Pregnant women are now advised to have whooping cough vaccinations earlier to give their babies the best possible protection.
If you’ve ever had whooping cough or pertussis, you wouldn’t wish it on your worst enemy. My daughters, aged seven and 11 years, both had it earlier this year, despite having had all their required vaccinations. And while they both recovered quickly, the cough continued for about three months.
New guidelines for vaccination
However, for babies and young children, whooping cough is highly dangerous, even life-threatening. According to the Australian Government Department of Health, every year an average of one death and more than 200 hospitalisations related to pertussis occur in infants less than six months of age. These children are too young to be fully immunised, so new guidelines have been set out, advising pregnant women to have the whooping cough vaccination from 20 weeks of pregnancy rather than 28 weeks.
How will this help?
According to SA Health’s Acting Chief Medical Officer, Dr Nicola Spurrier, vaccination during pregnancy can reduce the risk of whooping cough in young infants by 90 percent.
“Babies less than six months of age are too young to be fully immunised against whooping cough and are at higher risk of severe disease, so it is important for mum to receive the vaccine which gives babies some protection,” says Dr Spurrier. “After reviewing the evidence, the optimal timing to receive the vaccine has been revised, and pregnant women can now receive the vaccine earlier to maximise protection for their infant if he or she is born pre-term.”
Whooping cough is extremely severe, and according to Dr Spurrier, it causes around 250,000 deaths in children worldwide each year, with even more children being hospitalised from the disease. “The vaccine is free for pregnant women, so I urge all expectant mothers to speak to their midwife or obstetrician about getting immunised,” she says.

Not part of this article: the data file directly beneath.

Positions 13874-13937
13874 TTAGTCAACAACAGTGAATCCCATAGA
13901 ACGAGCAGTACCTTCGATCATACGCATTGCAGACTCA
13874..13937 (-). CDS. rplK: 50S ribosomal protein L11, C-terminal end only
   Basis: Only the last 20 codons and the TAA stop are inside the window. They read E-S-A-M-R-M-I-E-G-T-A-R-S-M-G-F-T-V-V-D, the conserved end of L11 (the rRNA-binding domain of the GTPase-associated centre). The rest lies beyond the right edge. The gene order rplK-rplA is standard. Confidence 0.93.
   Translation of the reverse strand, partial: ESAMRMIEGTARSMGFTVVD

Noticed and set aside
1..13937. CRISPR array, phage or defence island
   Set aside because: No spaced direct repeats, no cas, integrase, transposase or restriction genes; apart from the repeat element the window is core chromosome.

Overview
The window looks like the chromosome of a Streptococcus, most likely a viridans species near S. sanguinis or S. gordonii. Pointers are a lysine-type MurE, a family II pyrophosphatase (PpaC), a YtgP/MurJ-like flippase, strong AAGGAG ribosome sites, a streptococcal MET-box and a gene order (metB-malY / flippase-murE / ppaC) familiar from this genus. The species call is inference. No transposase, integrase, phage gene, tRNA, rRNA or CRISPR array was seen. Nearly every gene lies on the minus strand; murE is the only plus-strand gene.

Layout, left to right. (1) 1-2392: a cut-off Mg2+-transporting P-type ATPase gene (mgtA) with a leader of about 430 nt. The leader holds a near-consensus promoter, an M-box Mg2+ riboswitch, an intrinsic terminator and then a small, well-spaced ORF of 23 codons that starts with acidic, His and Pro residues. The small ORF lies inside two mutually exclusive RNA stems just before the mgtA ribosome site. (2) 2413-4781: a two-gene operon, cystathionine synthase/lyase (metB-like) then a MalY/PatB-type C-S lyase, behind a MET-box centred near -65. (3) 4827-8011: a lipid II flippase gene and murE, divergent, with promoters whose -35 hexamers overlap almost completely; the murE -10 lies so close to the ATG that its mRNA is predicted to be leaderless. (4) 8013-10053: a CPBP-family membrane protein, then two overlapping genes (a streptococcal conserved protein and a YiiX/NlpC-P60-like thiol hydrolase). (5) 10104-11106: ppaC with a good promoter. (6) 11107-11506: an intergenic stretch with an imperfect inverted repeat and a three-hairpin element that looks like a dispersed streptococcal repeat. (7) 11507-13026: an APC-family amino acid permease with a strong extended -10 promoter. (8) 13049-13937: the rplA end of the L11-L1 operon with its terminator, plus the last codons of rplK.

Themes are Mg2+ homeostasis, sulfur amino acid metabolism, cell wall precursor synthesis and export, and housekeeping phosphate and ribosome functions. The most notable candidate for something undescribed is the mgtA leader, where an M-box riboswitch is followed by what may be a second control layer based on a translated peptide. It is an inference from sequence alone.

Women’s and Children’s Hospital nurse consultant, Breda MacDonald, believes that vaccination is the best form of protection, and pregnant mothers should be vigilant about receiving the shot. “The whooping cough vaccine should be given in each pregnancy, even pregnancies close together, to give the best protection for each baby until they can complete their primary whooping cough immunisations at six months of age,” she says.
MORE Vaccines and Immunisations
And it’s not only pregnant women who should be vaccinated. The whooping cough vaccination is recommended for anyone who plays a part in caring for young babies under the age of six months, including fathers, partners, grandparents, siblings and other carers.
“Family members, particularly parents, are the source of infection in infants in more than 50 percent of cases, so we strongly encourage anyone who is coming into close contact with babies to have the shot,” says Breda.
While my daughters’ recent bouts of whooping cough were fairly mild, I realised how worse it might have been, had they not been previously vaccinated. And had they been under six months, the situation would have been devastating. We’re incredibly lucky today, to be able to prevent this disease through vaccination. And it’s an important consideration for pregnant women and in fact, anyone who has contact with newborn babies and young children. We want to give them all the very best in life – and being free from whooping cough is a great place to start.